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Old 03-30-2016, 11:13 AM
 
Location: Central IL
15,250 posts, read 8,572,788 times
Reputation: 35701

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Quote:
Originally Posted by Perryinva View Post
The point would be that if you have enough saved to use your savings, instead of SS until tour 65, then start SS, run the amounts in SSAnalyze and see what your benefits would be. You may find out, like most do, that living on JUST your higher SS benefit which is entirely tax free, yields more money in your pocket to spend, meaning you will not have to touch what's left of your savings at all, allowing it to grow back to and surpass what it was. If you can't properly use or are unsure of how the financial calculators work, find someone that can. You just have to have enough saved to live on until you collect, and to still have an amount left over that can grow back when you collect. In fact, if all you have is SS to live on, you may find that all your withdrawals are non taxed because you are below the threshold, allowing you to roll over everything to a Roth, for when you do start collecting, and it has recovered to a nice size, allowing you to withdraw any amount for a large purchase, and not worry at all,mever about taxes.

You just have to get over the nonsense about "What if I die before I collect?" It won't matter, you will be dead. Your heirs get less. Boohoo for them. If you have a spouse, they end up with a higher SS income, for their life.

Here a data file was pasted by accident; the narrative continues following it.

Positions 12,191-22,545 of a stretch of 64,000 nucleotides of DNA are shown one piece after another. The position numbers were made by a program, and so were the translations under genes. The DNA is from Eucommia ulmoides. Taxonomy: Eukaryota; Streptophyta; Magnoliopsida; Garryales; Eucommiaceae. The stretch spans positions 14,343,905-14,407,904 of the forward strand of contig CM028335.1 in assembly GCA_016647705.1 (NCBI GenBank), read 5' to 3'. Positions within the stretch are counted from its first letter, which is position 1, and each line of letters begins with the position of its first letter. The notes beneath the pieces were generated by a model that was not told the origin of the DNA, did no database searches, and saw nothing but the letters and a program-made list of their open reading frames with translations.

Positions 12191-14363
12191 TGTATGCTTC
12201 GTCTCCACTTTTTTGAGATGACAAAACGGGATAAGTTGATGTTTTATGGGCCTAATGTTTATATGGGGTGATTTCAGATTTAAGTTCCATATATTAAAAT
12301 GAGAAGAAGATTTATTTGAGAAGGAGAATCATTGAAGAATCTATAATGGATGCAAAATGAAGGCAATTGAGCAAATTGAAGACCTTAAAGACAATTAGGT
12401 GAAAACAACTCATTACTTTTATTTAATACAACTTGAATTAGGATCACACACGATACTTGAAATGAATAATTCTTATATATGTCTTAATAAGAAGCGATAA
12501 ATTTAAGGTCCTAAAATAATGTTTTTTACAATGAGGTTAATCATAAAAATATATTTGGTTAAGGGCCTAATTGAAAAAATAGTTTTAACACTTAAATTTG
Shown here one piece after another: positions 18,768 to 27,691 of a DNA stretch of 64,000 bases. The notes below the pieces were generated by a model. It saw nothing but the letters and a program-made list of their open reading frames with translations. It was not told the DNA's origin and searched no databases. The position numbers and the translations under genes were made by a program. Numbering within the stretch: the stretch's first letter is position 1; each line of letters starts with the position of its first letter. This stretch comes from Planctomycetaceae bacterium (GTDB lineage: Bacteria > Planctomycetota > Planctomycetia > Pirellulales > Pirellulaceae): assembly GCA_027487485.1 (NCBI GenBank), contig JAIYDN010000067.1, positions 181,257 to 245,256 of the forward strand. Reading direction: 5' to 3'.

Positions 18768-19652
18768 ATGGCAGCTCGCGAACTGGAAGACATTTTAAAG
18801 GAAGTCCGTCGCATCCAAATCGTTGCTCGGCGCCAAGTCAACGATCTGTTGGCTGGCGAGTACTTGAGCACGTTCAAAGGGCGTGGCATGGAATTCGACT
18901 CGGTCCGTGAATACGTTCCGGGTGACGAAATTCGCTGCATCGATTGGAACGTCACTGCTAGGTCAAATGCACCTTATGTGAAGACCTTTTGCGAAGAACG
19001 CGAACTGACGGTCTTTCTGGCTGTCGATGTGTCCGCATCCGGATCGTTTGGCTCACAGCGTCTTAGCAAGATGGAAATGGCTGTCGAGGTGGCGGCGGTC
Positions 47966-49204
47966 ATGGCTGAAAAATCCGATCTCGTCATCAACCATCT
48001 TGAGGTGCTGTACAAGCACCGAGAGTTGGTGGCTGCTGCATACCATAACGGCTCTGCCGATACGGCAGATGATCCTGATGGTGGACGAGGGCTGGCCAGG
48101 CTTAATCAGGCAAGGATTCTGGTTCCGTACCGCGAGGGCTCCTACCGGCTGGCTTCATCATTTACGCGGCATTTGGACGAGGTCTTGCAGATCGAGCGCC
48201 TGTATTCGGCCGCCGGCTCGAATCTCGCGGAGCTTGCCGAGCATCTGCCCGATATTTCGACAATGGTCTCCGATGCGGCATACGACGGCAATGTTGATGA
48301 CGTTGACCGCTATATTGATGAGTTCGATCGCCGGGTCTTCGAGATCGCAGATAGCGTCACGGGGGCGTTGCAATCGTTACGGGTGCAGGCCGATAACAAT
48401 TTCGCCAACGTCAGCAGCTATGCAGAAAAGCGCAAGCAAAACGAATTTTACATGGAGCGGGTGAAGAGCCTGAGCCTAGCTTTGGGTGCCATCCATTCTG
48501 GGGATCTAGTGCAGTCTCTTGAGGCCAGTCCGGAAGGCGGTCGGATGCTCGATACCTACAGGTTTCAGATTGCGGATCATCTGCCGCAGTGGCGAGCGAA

The ONLY negative is that during the time period while your savings is recovering, you DO have less for an emergency.

In my eyes, I've been saving all my life to allow me to live off that savings so I can retire early, while delaying my SS to guarantee me a higher stress free income for me or my widowed wife the rest of our lives. It's all about the higher guaranteed stress free income if you live, not about making sure you "get whats owed you from the gubmint" & having more left behind if you die. But that seems to be the way many Americans are wired.
Totally agree with this. You need to decide when to collect based on the "hit" to your other savings and how much you can afford to spend down, keeping in mind the increased benefit to come. Forget about how you "have to" get what you put in before you die.
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Old 03-31-2016, 11:23 AM
 
1,985 posts, read 1,312,685 times
Reputation: 3400
Quote:
Originally Posted by Perryinva View Post